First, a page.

The Abundance and Movements of the Australian White Ibis Threskiornis molucca in an Urban Environment
||Daniel Corben, Ursula Munro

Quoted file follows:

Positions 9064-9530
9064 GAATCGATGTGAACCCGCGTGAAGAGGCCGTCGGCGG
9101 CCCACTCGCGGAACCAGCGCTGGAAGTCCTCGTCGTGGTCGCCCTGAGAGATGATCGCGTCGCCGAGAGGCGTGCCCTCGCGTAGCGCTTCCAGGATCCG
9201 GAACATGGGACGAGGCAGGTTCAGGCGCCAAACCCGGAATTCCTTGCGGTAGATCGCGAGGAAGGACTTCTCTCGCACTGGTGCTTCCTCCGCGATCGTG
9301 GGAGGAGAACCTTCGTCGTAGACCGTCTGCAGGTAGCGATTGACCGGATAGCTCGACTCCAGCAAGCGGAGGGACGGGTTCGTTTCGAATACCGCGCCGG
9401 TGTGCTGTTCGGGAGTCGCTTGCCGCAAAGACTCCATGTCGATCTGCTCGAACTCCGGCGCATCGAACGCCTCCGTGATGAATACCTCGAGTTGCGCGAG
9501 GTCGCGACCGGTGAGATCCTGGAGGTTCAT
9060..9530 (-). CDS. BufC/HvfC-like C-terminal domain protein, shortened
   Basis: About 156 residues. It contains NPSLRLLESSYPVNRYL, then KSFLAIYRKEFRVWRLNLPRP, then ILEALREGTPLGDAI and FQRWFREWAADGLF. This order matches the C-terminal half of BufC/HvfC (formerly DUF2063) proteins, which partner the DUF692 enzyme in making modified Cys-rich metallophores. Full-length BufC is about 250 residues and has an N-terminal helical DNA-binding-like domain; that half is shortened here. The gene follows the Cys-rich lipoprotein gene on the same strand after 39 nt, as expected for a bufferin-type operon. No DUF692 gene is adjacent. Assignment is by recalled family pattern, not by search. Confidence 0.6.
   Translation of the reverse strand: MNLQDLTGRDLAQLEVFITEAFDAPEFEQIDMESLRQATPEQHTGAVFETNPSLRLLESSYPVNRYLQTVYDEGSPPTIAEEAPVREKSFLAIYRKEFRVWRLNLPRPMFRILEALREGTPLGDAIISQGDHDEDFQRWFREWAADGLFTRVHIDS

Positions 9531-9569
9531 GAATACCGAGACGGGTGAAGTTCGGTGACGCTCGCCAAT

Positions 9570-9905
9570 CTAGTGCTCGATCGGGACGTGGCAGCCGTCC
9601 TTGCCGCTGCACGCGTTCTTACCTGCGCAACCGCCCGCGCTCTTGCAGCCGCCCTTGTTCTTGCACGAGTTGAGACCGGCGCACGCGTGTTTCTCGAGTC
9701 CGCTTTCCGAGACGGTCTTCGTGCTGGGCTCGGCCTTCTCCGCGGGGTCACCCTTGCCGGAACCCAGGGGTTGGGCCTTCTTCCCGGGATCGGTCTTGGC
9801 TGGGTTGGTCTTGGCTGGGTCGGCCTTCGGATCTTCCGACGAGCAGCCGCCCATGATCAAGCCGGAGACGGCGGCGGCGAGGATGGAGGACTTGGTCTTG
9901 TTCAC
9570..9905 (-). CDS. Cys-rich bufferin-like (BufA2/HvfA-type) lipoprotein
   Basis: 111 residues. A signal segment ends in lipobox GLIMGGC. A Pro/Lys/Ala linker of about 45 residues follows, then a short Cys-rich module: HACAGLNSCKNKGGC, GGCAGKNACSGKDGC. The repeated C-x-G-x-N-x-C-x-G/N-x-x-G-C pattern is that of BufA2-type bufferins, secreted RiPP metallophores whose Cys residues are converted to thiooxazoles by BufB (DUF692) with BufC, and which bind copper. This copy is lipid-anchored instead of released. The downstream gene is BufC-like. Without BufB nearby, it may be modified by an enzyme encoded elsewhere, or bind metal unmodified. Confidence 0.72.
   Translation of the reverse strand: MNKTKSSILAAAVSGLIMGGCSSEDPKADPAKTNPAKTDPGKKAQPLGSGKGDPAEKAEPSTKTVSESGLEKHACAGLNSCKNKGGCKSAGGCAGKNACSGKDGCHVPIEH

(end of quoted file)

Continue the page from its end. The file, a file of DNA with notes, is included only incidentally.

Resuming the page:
The Australian White Ibis Threskiornis molucca has established large, permanent populations in many urbanised areas of coastal eastern Australia, and many agencies aim to reduce its numbers. This study investigates daily and seasonal trends in the abundance and movements of ibis in Centennial Park (a large inner-city park of Sydney, NSW) from autumn to mid-winter (non-breeding to breeding season). Abundances fluctuated daily and seasonally. Highest numbers of ibis were observed during early mornings and evenings, while numbers were lowest during late morning and midday. Most ibis travel daily to a feeding site and only used the park for roosting. Ibis movements into and out of the study area were significantly orientated toward the same main direction throughout the study. Key temporal trends in ibis movements to and from the roost were identified, with approximately 50 per cent of all morning departures occurring within 40 minutes of first light and over 50 per cent of all evening arrivals occurring between 40 and 10 minutes before darkness. Abundances also fluctuated seasonally with lowest numbers recorded during March (autumn) and highest numbers recorded during July (mid winter, start of breeding period). The ibis population of Centennial Park, and possibly the entire Sydney ibis population, may consist of a permanently present, sedentary subpopulation as well as a mobile subpopulation that spends the non-breeding period outside Sydney and migrates to Sydney for the breeding period. This is consistent with knowledge on ibis colonies throughout Sydney and other urban areas along the east coast of Australia.
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